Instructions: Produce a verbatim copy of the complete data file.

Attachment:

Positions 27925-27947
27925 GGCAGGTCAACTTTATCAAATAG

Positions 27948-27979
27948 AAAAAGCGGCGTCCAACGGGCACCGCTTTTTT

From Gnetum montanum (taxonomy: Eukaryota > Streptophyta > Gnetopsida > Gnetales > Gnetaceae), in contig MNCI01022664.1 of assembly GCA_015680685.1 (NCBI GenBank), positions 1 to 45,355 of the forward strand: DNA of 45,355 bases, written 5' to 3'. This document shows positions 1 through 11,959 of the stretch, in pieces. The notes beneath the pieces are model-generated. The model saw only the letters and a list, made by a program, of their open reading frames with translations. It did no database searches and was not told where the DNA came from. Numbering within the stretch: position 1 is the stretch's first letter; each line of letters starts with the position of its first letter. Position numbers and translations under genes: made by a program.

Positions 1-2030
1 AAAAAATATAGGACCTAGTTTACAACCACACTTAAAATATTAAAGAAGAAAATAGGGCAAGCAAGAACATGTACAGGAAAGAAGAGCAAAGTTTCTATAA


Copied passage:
Positions 27925-27947
27925 GGCAGGTCAACTTTATCAAATAG

Positions 27948-27979
27948 AAAAAGCGGCGTCCAACGGGCACCGCTTTTTT

From Gnetum montanum (taxonomy: Eukaryota > Streptophyta > Gnetopsida > Gnetales > Gnetaceae), in contig MNCI01022664.1 of assembly GCA_015680685.1 (NCBI GenBank), positions 1 to 45,355 of the forward strand: DNA of 45,355 bases, written 5' to 3'. This document shows positions 1 through 11,959 of the stretch, in pieces. The notes beneath the pieces are model-generated. The model saw only the letters and a list, made by a program, of their open reading frames with translations. It did no database searches and was not told where the DNA came from. Numbering within the stretch: position 1 is the stretch's first letter; each line of letters starts with the position of its first letter. Position numbers and translations under genes: made by a program.

Positions 1-2030
1 AAAAAATATAGGACCTAGTTTACAACCACACTTAAAATATTAAAGAAGAAAATAGGGCAAGCAAGAACATGTACAGGAAAGAAGAGCAAAGTTTCTATAA